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The Shadow Self and Halloween

It’s a little strange, right — Halloween? The thrilling excitement of a haunted house, the delightful surprise of spooky characters emerging from the dark city streets to go trick or treating? The aisles of our grocery stores become stocked with fake blood, skeletal remains, and signs of death around every turn. 

From classic horror movies to monster mash music, everyone has an experience they relate to when it comes to Halloween. As a parent of young children, I find myself asking, “What is TOO spooky to include in Halloween goody bags? Are witch fingers okay? How about bloody eyeballs? Where is the line between fun and scary?”

Obviously, this line has to be individually drawn for each unique person. But even as our culture has become increasingly sensitive to what we are exposed to and how we celebrate collectively, Halloween still seems to be immune to this censorship. Haunted houses go on haunting and thriller movies get even more gruesome year after year.

What that says to me is that Carl Jung, famous Swiss psychiatrist, was not wrong when he outlined the archetypes of human existence, which included a “Shadow” that we all have in some form. Jung believed that as a moral and civil society, there existed parts of ourselves that we do not wish to bring to light. Parts that we repress, or reject entirely in some cases, and so these parts are relegated to a kind of shadow self, a double self that we sometimes live in complete denial of. 

Pop culture has long explored the phenomenon of humans having a “dark side.” These characteristics can manifest in a multitude of ways, spanning across a range of offensiveness. They could be anything, really, that impacts your social acceptability, from primal urges to quirky defense mechanisms, intense jealousy or rage issues. But the bottom line is, we all have them, we all have the tendency to hide them, and they can sometimes be identified by something that we claim we dislike in another person. 

One operation of the Shadow is projection making. When we spot a characteristic in another person that we have rejected within ourselves, our unconscious defense is to project onto this person the level of anger, rejection, or disgust we feel for that characteristic that has been mirrored back to us. It is a complex process that can be difficult to bring awareness to.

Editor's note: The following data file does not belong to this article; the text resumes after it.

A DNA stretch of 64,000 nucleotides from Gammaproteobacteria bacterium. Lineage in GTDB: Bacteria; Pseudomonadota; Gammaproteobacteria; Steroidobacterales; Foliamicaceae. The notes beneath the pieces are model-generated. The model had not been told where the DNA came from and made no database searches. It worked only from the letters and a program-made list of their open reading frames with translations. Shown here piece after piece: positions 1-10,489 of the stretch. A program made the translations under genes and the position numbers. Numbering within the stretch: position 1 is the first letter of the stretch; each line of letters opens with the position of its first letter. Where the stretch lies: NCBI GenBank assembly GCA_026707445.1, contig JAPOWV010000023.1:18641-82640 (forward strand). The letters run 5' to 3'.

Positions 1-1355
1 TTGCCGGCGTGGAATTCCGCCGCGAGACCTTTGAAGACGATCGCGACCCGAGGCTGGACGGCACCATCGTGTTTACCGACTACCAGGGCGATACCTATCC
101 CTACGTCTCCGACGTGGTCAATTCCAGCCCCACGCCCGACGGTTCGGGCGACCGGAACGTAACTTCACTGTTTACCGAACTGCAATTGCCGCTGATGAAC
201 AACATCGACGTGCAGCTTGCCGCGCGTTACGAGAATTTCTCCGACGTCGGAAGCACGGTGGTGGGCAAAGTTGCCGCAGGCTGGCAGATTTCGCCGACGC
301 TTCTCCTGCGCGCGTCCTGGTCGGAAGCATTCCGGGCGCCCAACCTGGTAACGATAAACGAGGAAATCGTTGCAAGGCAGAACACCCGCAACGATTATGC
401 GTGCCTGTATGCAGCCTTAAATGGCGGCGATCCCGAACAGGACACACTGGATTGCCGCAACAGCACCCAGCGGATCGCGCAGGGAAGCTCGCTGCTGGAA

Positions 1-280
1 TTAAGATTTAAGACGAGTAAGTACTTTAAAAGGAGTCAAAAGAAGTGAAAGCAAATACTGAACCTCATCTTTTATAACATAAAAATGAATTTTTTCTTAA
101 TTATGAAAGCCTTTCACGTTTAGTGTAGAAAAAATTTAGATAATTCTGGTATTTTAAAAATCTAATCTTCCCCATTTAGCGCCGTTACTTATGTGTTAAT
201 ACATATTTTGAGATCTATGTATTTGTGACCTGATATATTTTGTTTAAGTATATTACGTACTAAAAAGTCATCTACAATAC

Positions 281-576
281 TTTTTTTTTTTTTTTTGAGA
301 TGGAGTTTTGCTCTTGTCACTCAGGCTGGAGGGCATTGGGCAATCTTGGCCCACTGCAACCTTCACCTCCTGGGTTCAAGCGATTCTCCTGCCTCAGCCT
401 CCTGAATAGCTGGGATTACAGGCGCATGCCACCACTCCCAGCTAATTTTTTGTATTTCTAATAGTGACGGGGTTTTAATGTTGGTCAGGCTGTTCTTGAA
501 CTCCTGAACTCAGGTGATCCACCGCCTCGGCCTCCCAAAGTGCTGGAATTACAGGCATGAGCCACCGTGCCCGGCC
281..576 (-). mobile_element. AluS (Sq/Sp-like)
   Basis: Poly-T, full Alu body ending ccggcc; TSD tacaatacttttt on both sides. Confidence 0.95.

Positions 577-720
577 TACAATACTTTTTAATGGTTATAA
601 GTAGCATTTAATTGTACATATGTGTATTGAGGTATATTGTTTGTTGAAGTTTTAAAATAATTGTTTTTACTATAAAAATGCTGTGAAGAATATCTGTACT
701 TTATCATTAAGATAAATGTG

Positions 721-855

There is a type of “shadow work,” exercises to bring awareness to our individual shadow selves and address things we have repressed or rejected. Though it should be said that any kind of work concerning the psyche should be treated carefully and in serious cases under the supervision of a trained professional. 

But what could benefit us from acknowledging or exploring a shadow self? After all, isn’t what is cast into the shadows often cast out because it is unwanted?

For starters, integration of the self. Maybe more than our desire to be well rounded and well liked is our desire to be whole and complete. Which would include reconciliation of all of our misgivings and all of our darkest secrets. And Jung explains that whatever it is that lurks inside our shadow, can only be addressed if our awareness is brought to it. 

“Unfortunately there can be no doubt that man is, on the whole, less good than he imagines himself or wants to be. Everyone carries a shadow, and the less it is embodied in the individual’s conscious life, the blacker and denser it is. If an inferiority is conscious, one always has a chance to correct it. Furthermore, it is constantly in contact with other interests, so that it is continually subjected to modifications. But if it is repressed and isolated from consciousness, it never gets corrected.” – Carl Jung, Psychology and Religion 

If we do not allow ourselves this maturity into integration, then we remain somehow internally divided. And there exists a strong link between chronic health issues, both physical and emotional, and unaddressed stress or repressions. 

Maybe Halloween is an opportunity for us to bring awareness to this shadow-self, individually and collectively. It may actually be our most noble quest that year after year, we pull out all the things that scare us and we examine them under safe and favorable light. 

The Shadow Self and Halloween

Bonnie McClure

Bonnie McClure is a freelance writer based in rural, northwest Georgia. She lives here with her husband, two young sons, and cattle dog, Kudzu. An avid runner and yogi, she is devoted to improvement across all dimensions of wellness. With a background in psychology and small business management, she believes everyone is capable of life-changing growth and aspires to help others achieve their personal and professional goals. She is a member of the Georgia Writer’s Association and writes motivational posts and provides free, small business resources on her blog for her freelance writing business, WriterType.

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APA Reference
McClure, B. (2019). The Shadow Self and Halloween. Psych Central. Retrieved on October 29, 2020, from
Scientifically Reviewed
Last updated: 28 Oct 2019 (Originally: 31 Oct 2019)
Last reviewed: By a member of our scientific advisory board on 28 Oct 2019
Published on Psych All rights reserved.